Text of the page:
Beware Protocol Interventionistas

On The Fragility of Protocols

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In the Summer of Protocols Discord (anyone can join) there have been some interesting threads about the relationship between social protocols and situational comedy. Seinfeld is an example. What makes the situations funny are the characters breaking social protocols in unexpected ways. 

Comedians are like dowsing rods for protocols. Good comedians find hidden, routine behaviors that most of us do and point them out to the audience. Like Gary Gulman, who has a great bit about how he has a compulsion to create a level surface in his pint of Cherry Garcia ice cream – but because of the chunks, he inevitably eats the whole container. Sadness.

Some comedians go further and tease out a moral (or maybe even a new protocol). Daniel Sloss, for example, makes fun of people who have had the thought, “I wish my significant other would cheat on me so I had an excuse to leave this relationship without feeling guilty”. The audience laughs, because it’s relatable. But then he goes on, saying that if you feel that way, maybe it’s a signal that you should take action to exit the relationship. [1]

But comedians have masterful levels of social intelligence. They are attuned to human nature in a way that not everyone is. Indeed, a ripe source of comedy are patterns of behavior that are perhaps overly literal, rigid, and somewhat “cringey”. 

I got thinking about the concept of “cringe” being a cause of protocol failure after listening to a talk by Nancy Cartwright [2]. She said causal chains are fragile. Intervening might break a causal chain. Protocols might also be fragile – at least when they’re observed.

If someone is trying too hard to change a protocol, it could backfire. To be specific, by “trying too hard” I mean being both i) forceful and ii) inflexible in one’s intervention. A traditional big org is a classic setting where this happens. Team X gets issued a high-priority goal to achieve Y and is supposed to achieve that goal by implementing Z. In this case, Z requires changing the habits of several hundred employees (i.e. intervening in a protocol).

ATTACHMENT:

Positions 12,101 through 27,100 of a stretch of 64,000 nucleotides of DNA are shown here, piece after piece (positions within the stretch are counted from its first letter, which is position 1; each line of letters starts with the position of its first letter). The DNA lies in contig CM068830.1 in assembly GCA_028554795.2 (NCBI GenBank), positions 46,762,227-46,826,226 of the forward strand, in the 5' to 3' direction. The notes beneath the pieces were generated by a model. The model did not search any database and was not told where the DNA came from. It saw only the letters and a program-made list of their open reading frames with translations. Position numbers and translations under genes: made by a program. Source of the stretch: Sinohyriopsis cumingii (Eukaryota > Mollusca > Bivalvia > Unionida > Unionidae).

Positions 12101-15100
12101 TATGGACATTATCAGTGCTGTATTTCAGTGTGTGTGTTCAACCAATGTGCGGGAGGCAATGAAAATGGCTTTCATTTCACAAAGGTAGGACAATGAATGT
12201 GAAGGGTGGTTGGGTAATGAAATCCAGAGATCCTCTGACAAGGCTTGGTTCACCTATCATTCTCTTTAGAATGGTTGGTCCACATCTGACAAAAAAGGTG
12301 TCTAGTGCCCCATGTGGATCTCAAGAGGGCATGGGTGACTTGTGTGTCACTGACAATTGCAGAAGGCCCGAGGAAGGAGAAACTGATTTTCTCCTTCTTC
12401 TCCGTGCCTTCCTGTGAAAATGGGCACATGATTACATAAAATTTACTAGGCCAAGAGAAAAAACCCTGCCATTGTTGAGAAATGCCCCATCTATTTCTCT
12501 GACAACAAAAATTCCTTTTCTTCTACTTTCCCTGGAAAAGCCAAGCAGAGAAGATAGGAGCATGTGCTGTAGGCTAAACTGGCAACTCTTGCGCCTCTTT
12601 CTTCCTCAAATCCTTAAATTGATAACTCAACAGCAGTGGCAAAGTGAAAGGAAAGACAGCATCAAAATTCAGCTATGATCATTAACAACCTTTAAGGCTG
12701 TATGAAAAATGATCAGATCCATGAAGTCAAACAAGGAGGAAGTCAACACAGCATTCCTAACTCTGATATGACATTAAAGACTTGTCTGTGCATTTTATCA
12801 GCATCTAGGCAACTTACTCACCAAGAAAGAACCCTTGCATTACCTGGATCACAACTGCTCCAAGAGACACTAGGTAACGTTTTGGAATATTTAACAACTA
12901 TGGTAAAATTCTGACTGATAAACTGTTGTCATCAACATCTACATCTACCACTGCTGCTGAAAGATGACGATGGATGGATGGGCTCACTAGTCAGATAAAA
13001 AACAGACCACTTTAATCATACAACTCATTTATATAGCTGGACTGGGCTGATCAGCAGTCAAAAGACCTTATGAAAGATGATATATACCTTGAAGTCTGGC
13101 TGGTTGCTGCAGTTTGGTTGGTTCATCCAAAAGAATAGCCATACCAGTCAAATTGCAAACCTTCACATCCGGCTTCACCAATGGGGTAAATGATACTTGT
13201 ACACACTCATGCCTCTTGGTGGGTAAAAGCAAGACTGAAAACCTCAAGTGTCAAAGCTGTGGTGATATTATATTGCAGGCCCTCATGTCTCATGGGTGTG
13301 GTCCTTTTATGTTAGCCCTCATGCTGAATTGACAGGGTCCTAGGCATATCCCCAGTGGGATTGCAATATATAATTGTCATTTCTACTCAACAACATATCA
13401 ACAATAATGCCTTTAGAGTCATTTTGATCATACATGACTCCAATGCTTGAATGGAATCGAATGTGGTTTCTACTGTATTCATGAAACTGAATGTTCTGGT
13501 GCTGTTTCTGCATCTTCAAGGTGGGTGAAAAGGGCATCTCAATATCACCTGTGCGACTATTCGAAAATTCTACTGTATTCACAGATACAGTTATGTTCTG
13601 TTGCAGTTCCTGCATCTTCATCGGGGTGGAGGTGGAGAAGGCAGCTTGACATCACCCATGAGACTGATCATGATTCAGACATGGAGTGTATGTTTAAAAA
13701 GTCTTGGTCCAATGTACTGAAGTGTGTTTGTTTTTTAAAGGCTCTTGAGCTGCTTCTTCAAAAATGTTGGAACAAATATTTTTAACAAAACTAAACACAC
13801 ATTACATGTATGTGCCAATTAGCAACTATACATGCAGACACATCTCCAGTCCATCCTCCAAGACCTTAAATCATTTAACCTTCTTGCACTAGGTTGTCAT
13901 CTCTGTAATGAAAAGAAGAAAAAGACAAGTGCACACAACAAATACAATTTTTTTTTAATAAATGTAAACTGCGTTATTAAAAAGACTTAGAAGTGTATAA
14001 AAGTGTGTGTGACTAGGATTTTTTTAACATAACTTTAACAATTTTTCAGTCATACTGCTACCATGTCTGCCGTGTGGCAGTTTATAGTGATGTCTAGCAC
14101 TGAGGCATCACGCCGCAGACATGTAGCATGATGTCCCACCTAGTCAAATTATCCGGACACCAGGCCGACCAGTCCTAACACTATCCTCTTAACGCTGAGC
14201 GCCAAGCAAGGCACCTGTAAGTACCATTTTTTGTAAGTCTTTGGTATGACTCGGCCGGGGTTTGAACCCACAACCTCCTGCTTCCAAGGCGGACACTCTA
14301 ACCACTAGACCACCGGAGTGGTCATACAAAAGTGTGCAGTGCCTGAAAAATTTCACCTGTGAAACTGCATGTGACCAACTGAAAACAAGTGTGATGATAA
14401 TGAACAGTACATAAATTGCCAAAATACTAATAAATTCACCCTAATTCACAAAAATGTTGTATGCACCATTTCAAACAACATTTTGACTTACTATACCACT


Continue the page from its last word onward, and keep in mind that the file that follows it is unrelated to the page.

In this case, since the goal is high priority, Team X expected to be forceful in their approach. And since they’ve been prescribed a means to the end, the team has little agency – they are inflexible. Because of this, the intervention will probably fail. My theory is that Team X will be perceived as “cringey” and thus unable to effectively change behavior / intervene in the protocol. Not only will efforts to do so fail, but the element of cringe will actually degrade the protocol by association. 

Protocols are fragile in the sense that even well-intentioned actors can degrade them, simply by not being self-aware of the pressure that they’re applying to the protocol. People might ignore the protocol entirely to avoid being associated with the “cringey” group. Since a lot of protocols are embedded in culture, social factors play a big role in adoption. 

So interventionists need to be aware of this. A protocol left alone will likely work better than a protocol that is used as a point of leverage to change behavior. Even if you’re trying to achieve a noble outcome, I think there’s a healthy, non-zero chance that trying to manipulate a protocol could be massively counterproductive. Not because the effort failed, but because of the resulting damage to the baseline adoption of the protocol. 

Workplace safety is one classic example. Safety inspectors / experts / enforcers can be quite pedantic, which is cringe on a social level for a lot of people. The opposite of cringe is cool, so there might be an incentive for people to do the opposite of what the safety inspector says.

All that being said, I have no evidence to point in one direction or the other. I suspect it does, but cringiness might not affect things much. When I dive deeper into researching how safety protocols evolve, this will be something I look into. Stay tuned for that. 

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[1] This is very similar – if not a case of – Venkatesh Rao’s concept of Imaginative Irony. Making fun of the status quo or cliches or social protocols can lead to productive changes to how we work. Granted, there is room to fall into pit of self-pity if you merely complain and don’t exercise your creativity.

[2]

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